If there’s one thing that we know in the disabled community is that good service is rare. So when I go to a restaurant, I want to make sure that the service is excellent! Here’s how I do it.

I smile at the server. I acknowledge them. Many times people go to restaurants and act as if the servers are a nuisance. Wrong attitude! A foodie knows that they are the key to your experience.

I order a beverage right away. This isn’t a suggestion to drink alcohol. You can order whatever you want but when you and your friends order beverages, you get to see the type of server who will be with you during this VIP time.

Ask for suggestions on what to drink. Ask what others have ordered the most. Get a feel of the place. It’s ok to even let the server know you are excited to be there. This is your time, your money and your experience. Make the most of it.

Foodie Magical Words

By now you know that this article is filled with positivity. Realistically speaking, you don’t want to have a piss poor attitude when there are uncomfortable situations. Too many of my disabled friends cause scenes. They leave angry and hungry. Now you have a hangry disabled friend. Don’t let that be you.

Sometimes things don’t go well for me when I dine out. But I’ve noticed through years of experience that a few magical words can make a bad situation better. For example, I say please and thank you for everything. Some people get their food placed in front of them and don’t even acknowledge the server. That’s rude!

Even when I have a complaint and wish to speak to the manager, I say please and thank you. But I am one of those who say please and thank you when people are arguing with me too. It seems to ease the tension.

Once I went to a neighborhood steakhouse and found the accessible bathroom toilet seat so loose that I almost fell. After explaining the situation to the person who I thought was the manager, they fixed the toilet seat that day within the hour.

That’s impressive! They thanked me. And I thanked them for doing the right thing. I continue to dine there and love knowing that my voice is heard. Turns out it was the owner! Win win for everyone!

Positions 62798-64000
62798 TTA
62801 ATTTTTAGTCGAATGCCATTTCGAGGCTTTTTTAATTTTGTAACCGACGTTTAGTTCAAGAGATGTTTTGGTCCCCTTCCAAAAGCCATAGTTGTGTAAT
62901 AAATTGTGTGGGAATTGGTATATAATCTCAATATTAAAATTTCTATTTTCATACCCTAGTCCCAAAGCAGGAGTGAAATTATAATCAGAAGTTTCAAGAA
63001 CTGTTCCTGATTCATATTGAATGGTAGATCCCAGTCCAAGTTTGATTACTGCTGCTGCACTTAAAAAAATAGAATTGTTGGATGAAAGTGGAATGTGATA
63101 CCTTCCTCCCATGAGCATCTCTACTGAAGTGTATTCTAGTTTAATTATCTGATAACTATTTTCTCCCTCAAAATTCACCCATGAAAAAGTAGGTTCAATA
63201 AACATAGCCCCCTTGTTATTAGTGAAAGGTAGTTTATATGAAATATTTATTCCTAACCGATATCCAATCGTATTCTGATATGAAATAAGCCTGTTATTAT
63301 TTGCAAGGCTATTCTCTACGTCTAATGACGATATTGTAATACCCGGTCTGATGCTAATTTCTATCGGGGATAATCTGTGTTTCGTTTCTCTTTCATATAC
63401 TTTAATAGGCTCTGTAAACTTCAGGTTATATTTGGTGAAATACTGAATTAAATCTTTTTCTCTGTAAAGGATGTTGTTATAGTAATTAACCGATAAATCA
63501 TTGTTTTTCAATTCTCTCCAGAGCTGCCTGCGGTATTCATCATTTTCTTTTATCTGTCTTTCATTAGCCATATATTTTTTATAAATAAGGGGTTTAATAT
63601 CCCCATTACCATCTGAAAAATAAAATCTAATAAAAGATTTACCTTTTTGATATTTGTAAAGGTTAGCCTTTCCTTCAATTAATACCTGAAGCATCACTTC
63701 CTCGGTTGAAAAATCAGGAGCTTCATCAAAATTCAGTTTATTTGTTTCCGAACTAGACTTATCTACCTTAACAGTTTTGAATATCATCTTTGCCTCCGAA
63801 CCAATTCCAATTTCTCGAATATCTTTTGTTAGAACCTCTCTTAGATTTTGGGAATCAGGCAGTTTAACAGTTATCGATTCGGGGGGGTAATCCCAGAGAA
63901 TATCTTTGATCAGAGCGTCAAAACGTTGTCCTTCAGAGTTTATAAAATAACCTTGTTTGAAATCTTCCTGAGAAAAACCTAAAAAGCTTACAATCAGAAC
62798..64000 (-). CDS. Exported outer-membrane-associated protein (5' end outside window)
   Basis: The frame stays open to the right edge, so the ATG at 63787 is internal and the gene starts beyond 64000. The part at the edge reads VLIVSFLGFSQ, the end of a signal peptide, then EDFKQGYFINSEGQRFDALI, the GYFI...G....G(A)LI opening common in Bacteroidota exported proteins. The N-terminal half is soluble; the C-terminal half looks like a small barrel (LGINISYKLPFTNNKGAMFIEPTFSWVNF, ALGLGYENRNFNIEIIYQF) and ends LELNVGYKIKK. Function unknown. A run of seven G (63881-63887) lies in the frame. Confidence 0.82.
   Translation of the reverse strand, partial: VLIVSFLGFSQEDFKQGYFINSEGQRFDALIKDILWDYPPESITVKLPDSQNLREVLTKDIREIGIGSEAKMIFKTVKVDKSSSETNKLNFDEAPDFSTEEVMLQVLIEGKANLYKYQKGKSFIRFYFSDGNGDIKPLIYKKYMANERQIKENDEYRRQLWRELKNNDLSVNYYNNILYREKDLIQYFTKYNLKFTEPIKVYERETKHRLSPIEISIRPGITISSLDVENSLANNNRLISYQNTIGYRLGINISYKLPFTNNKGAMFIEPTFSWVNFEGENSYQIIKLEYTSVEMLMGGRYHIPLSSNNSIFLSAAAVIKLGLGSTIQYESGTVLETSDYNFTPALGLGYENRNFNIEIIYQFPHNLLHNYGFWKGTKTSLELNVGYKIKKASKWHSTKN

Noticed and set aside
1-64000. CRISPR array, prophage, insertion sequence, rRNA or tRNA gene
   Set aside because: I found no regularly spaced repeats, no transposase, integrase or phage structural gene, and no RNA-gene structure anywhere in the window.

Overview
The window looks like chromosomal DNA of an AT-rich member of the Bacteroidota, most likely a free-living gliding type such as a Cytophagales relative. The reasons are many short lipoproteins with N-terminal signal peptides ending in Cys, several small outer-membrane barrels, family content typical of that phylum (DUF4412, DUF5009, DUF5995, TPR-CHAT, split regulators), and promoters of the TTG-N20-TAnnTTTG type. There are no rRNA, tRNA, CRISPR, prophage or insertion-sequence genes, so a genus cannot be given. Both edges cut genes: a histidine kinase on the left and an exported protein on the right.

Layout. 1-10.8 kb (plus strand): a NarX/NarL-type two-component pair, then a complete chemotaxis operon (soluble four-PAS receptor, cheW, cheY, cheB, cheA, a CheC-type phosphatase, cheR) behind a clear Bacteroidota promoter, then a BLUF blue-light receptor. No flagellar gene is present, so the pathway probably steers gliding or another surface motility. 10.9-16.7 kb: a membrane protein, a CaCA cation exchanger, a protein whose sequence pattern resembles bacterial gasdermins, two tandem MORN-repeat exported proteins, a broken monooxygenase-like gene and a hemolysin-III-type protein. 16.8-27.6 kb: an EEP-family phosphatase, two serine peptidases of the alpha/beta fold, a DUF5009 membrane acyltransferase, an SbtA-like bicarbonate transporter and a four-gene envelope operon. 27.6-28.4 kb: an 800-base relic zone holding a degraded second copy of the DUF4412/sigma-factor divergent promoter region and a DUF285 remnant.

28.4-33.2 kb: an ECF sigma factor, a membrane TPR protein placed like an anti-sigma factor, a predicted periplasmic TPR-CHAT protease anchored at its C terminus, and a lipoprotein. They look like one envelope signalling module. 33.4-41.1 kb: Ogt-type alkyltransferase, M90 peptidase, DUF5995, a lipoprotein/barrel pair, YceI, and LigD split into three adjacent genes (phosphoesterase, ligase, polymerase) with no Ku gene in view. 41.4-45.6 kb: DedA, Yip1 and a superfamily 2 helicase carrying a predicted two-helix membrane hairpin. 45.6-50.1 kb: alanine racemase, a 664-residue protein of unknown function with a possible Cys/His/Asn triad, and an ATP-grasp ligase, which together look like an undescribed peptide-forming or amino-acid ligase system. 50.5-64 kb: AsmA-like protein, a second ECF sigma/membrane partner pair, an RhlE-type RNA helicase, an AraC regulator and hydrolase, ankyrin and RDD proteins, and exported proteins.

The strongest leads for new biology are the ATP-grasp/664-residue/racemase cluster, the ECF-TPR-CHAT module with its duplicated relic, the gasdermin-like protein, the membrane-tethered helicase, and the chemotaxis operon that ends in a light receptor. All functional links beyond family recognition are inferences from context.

This might not be the article you thought you would read but I promise you that if you take the tips I suggested, your dining experience will be every foodie’s dream!

Foodie Word Of Mouth Carries Weight

If I love something, I tell the world. If I don’t love something, I tell the world. As a disabled foodie, our opinions hold weight. Yelp is my friend! My foodie Instagram account is not only about the food but the service and access for disabled people. Follow here.

When things really go awry, I contact the owners and managers. Education is important. I don’t think that being disabled should stop any of us from dining at restaurants.

Take photos! The proof is in the photos! Accessible bathroom? Take a photo! Inaccessible bathroom? Take a photo. Steps? Take a photo. Great ramp? Take a photo! Post and share.

Sharing is caring!


  1. Research
  2. Make reservations
  3. Collect names
  4. Positive attitude
  5. Please and thank you
  6. Leave reviews
  7. Take photos

There you have it! Your turn. What great tips do you have for a disabled foodie like me?

Psst…I used to have an issue with Bobby Flay. Read here. But then, we resolved it. Read here.

Nathasha Alvarez is the founder, editor and your friendly Latina Diva on Wheels. Her goal is to support disabled people who want to live audaciously, one moment at a time. www.nathashaalvarez.com